Unless you've been sleeping under a colander, you've seen the previews, read the pre- and post-screening blog posts (Michael Park nailed it back in late 2007), and perhaps even looked forward to this year's mega food movie, Julie and Julia (in theaters August 7). It's a big deal in culinary cinema: Meryl Streep plays (channels, really) Julia Child, Stanley Tucci is her husband Paul, and Amy Adams holds her own as blogger Julie Powell (the one who attempted to make all 524 recipes in Mastering the Art of French Cooking in 2002). Writer-director Nora Ephron seamlessly and wittily juxtaposes the two women's lives (based on the narratives in Powell's Julie & Julia and My Life in France by Julia Child with Alex Prud'homme).
What did I think? Below, a list of 10 things I liked about the movie and 3 things I didn't.
10 Things I Liked About the Movie Julie & Julia:
1) Eye-melting food porn. Close-ups of boeuf bourguignon, chocolate cake, lobster, and bruschetta will have you salivating even if you scarfed down a jumbo popcorn before the movie began. And yes, the dishes on screen are all real, prepared by chef Colin Flynn and stylist Susan Spungen. Cast and crew had to eat the same dish time after time for multiple takes. Hard life.
2) Humor, great lines. When blogger Julie Powell (played by Amy Adams) is having trouble putting the lobster to sleep, she is serenaded by her husband to the tune of "Psycho Killer" by Talking Heads. With one lyric change: "Lobster Killer, qu'est-ce que c'est?" Very funny scene. Runner-up: Julie Powell uttering, "I could write a blog! I have thoughts!"
3) Good pacing. The movie starts with Julia Child eating a life-changing dish. Eventually it cuts to blogger Julie Powell. For the next 124 minutes, the film flits back and forth between the two. Not an easy transition to sustain time and again. And yet, neither of these stories could sustain a 90-minute movie. Kudos to Nora and the editors.
4) Gorgeous shots of Paris in the '50s and modern-day New York. The restaurants, the street scenes, the food markets, the apartments, the old cars, the retro kitchens. Just enough filth and squalor to ring true.
5) Sensitive men. They're not perfect, but the husbands (played by Stanley Tucci and Chris Messina) are generally supportive and kind, not the usual self-serving sleazeballs we see on the big screen. Healthy relationships? What a concept.
6) Core message of persistence, vision, inner strength. Stick-to-it-ness. Julia spends ten years writing and selling her book. Julie Powell spends a year futzing in her lame kitchen. But they endure the hardships. And who doesn't like uplifting endings?
7) The music. Mostly oldies. But smart sophisticated choices like "Mes Emmerdes" by Charles Aznavour, "Time After Time" by Sammy Cahn and Jule Styne, "A Bushel And A Peck" by Doris Day. And "Psycho Killer" by Talking Heads.
8) The honest representation of book publishing. Not a lovefest. Not a simple "hey, I have an idea" and voila it's a bestselling cookbook. The movie shows how hard Julia (and co-authors) worked. And how they had to pitch, revise, re-pitch, and wait, patiently, for very little money, to see their book become a reality.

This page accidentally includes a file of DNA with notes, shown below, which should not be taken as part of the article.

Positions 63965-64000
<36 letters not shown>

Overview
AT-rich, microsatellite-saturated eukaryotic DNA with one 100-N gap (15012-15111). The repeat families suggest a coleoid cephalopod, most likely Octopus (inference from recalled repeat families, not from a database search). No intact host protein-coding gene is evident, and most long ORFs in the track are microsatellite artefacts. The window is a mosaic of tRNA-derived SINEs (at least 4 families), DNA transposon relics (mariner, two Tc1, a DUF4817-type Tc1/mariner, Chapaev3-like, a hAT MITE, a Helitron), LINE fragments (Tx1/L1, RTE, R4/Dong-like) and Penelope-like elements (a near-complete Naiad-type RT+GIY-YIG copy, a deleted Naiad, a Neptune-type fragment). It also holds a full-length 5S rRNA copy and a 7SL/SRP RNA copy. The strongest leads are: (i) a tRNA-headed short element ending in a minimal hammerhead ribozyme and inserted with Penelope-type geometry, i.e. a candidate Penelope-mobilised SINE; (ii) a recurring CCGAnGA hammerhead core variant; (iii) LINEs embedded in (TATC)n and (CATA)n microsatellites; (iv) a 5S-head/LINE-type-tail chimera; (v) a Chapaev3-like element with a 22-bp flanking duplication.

9) Julia's cluelessness. As if it wasn't hard enough for Meryl Streep to play Julia Child without resorting to caricature, Ms. Streep also manages to portray Julia's naïveté (she did not know how to cook until she studied at Le Cordon Bleu) and clumsiness (her initial attempt to slice an onion is endearingly pathetic) without hamming it up too much.
10) Epicurious is mentioned! When Julie Powell is listening to voice mail on her answering machine, one of the messages comes from an editor at Epi. We are honored.
3 Things I Didn't Like About the Movie Julie & Julia:
[SPOILER ALERT, SORT OF...DON'T READ IF YOU'RE AFRAID OF HEARING HOW THE MOVIE ENDS]
1) Sex scenes. Yes, there are a few. Look, I appreciate that Julia was a real person with real intimacy. But I still have trouble believing the frisson between the dapper, calm, and collected Stanley Tucci and the hulking and honking ball of energy that was Julia. Maybe it's her voice.
2) Omitted truths. I don't think I'm ruining the movie by telling you that Julie Powell does not live happily ever after with her husband. I'm not 100% sure what happened, but it is common knowledge that Julie had some sort of marital strife, separation or divorce, albeit not during a time represented in the movie. (This info was updated after receiving reader comments.)
3) Abrupt ending. The movie ends with the publication of Julia's early biography. It does not follow her career as she appears on television and becomes a cultural icon. This is not a flaw; it was intentional. The script sticks to the action in My Life in France, compiled by her and Alex Prud'homme, her husband's grandnephew. But there's a sense of: OK, what happens next?
by James Oliver Cury
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